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affordable care act and those who supported the affordable care act wrote into the bill is to me the most exciting and has the biggest potential for ong-term gain. and it really deals with delivery system reforms. that affects everyone. whether or not they have coverage now. whether or not they will be in the new market. whether or not they will have new choices for insurance. oregon is one of the country's leaders. no question about it. but we're also seeing a number of other states. we're working close with arkansas, with massachusetts, with others who are really trying to do a couple freight -- a couple of fairly straightforward things. better patient care. better protocol when the patient hits the health care system. better public health so looking at prevention programs that actually lower costs. and care improvements that improve the deficit and lower costs.
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what we are seeing is pretty dramatic improvements already. and there is real hope that those kinds of system changes could produce not only long-material financial benefits but long-term health care benefits. america still spends almost twice as much as any developed ountry in the world. we have more uninsured then any developed country in the world nd live sicker and die younger than most of our competitors. that's not a great formula for a global competition. >> thank you. time has expired. mr. young is recognized for five minutes. >> madam secretary, thank you so much for being here today and thank you for your service. today you have assured this committee that the exchanges
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will be up and running pursuant to the affordable care act on time and functional october 1 of this year. encouraging it here because it is in fact the law. i do know there's a lot of anxieties. with my constituents and other stakeholders about this matter. there's also some anxiety with the release of this budget. certainly anxiety i harbor about the cost of these exchanges and said implementation. the president's budget has h.h.s. spending $1.5 million on -- billion on exchange grants in 2013. that's an increase the over $300 million compared to last year's estimates for fiscal year 2013. despite the fact most states have chosen not to create their own exchanges. the budget also anticipates an additional $2.1 billion spending exchange grants physical year 2014. through the original law, congress appropriated $1 billion or implementation but you,
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madam secretary, were also given unlimited authority to fund state exchange grants through 2015. now, press reports say there's about $235 million left in the law's original implementation fund. can you confirm that number or tell us how much the department has spent on the exchanges so far, and from what other funding sources these expenses are being funded? >> well, sir, i think that if i heard correctly there were a lot of numbers in your question. you conveyed it fairly accurate picture. when this bill was passed in 2010, the congressional budget office estimate was a $10 billion administrative cost to full implementation of the law. and you are correct in the law itself there was $1 billion appropriated.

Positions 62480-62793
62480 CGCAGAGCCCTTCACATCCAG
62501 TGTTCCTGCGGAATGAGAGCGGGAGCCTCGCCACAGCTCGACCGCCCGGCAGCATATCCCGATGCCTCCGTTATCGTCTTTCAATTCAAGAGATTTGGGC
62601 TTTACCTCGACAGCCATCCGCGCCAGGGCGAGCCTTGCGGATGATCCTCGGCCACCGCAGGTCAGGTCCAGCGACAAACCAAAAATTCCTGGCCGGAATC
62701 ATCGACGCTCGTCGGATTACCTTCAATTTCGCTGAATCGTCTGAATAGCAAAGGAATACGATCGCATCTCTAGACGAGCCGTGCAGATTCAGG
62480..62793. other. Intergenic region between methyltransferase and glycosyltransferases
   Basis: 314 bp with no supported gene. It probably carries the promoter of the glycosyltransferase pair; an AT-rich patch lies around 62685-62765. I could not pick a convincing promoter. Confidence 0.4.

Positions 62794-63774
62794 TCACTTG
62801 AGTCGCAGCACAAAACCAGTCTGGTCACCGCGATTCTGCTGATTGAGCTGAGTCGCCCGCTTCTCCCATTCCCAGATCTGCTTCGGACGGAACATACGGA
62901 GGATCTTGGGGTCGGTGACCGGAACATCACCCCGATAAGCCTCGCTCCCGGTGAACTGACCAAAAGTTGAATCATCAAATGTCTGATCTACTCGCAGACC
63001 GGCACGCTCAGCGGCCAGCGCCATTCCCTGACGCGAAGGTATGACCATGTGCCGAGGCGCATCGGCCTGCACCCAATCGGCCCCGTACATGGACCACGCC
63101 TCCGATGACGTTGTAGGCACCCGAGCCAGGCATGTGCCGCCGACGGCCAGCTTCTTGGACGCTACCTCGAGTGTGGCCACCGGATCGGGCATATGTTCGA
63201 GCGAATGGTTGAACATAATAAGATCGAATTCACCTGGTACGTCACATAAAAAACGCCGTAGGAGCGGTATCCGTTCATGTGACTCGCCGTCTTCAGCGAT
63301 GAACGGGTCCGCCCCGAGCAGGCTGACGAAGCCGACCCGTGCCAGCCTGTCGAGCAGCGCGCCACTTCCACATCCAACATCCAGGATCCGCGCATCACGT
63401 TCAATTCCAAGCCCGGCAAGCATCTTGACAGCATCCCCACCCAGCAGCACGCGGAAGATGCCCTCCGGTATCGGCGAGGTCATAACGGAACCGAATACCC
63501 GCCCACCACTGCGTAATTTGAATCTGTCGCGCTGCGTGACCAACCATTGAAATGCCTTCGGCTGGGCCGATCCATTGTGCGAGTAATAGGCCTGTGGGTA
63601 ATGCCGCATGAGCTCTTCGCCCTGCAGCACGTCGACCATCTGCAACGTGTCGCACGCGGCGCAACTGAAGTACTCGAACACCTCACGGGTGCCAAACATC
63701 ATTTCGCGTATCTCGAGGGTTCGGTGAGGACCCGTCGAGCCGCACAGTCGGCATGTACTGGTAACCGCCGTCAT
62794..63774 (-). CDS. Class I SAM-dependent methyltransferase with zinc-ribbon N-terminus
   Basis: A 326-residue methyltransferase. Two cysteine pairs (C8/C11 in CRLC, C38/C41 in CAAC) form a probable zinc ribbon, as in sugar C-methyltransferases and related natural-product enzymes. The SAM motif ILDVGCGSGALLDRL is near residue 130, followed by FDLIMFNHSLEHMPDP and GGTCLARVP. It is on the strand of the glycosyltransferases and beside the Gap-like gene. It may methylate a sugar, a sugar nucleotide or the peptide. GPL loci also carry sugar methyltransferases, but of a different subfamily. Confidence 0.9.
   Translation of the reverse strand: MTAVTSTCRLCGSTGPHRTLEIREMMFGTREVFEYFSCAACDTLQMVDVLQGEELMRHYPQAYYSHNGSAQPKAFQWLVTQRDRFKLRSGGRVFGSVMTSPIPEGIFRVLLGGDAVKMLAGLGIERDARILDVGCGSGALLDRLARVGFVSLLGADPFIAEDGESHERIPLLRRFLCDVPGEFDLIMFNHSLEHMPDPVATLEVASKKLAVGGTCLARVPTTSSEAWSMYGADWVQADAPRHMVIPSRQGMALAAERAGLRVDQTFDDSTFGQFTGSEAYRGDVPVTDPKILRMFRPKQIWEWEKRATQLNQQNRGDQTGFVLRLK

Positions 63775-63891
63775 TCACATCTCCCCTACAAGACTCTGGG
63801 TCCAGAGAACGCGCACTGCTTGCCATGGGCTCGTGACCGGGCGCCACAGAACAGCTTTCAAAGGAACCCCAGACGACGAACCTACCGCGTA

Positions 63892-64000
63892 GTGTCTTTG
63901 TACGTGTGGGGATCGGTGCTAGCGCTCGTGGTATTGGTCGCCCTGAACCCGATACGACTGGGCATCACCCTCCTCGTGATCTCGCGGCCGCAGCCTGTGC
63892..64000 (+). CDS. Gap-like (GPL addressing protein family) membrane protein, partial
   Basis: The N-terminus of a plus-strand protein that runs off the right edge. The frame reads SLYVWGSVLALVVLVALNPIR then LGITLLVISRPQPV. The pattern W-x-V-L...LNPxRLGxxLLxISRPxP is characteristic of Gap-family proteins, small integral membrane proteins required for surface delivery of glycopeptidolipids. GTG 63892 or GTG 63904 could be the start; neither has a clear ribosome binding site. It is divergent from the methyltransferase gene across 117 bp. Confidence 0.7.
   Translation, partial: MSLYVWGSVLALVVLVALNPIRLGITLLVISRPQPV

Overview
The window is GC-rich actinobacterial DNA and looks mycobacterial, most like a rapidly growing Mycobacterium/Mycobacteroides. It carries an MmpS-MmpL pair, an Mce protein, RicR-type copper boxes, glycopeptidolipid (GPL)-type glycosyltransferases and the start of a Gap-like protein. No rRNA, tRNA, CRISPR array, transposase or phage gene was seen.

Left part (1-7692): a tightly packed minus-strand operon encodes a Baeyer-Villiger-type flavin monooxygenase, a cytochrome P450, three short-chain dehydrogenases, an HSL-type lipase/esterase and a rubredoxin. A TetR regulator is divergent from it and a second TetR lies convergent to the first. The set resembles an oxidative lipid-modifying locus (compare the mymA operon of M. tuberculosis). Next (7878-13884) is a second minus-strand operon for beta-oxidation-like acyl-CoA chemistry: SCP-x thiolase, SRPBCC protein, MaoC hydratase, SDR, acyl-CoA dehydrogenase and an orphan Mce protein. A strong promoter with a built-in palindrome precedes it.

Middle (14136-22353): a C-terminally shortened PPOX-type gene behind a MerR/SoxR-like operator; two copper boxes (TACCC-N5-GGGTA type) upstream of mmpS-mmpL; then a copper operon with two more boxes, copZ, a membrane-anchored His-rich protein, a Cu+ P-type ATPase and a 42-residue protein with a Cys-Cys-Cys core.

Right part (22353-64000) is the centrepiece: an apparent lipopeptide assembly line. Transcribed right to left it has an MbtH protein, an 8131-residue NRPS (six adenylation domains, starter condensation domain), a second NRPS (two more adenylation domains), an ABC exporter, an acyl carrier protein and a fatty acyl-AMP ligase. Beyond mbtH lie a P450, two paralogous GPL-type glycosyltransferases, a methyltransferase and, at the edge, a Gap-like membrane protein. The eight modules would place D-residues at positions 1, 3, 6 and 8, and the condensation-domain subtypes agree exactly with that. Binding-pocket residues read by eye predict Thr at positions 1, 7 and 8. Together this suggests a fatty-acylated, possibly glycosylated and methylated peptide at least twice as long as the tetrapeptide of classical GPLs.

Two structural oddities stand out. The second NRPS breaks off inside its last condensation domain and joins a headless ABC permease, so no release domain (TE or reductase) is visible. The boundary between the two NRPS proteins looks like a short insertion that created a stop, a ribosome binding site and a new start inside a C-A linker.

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a tenth of what the nonpartisan c.b.o. recommended be the ost. i think we have done an extraordinary job, frankly, here in the 2013 allocating and using judiciously the $1 billion that we had. we do have about $230 million of hose dollars left. we will use those and some additional resources in 2013 and we have asked for additionally $1.5 billion in 2014 and that's really to get the i.t. hub, the call center, the i.t. up and running and have -- >> i'm aware the significant logistical and information technology challenges of this, some would say that the design of the project may have been too ambitious but nonetheless, certainly sensitive to that and all of the good people who are working on such implementation. >> then i think the good news is
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we're well under what the budget estimates were. >> but a billion dollars was originally that was authorized in the original law. >> that's correct. >> that congress provided. that's with -- it was said was required by this body when it passed the affordable care act. but we have a doubling of the rojection for setting up the exchanges by congress and this is with half -- i want to emphasize, less then h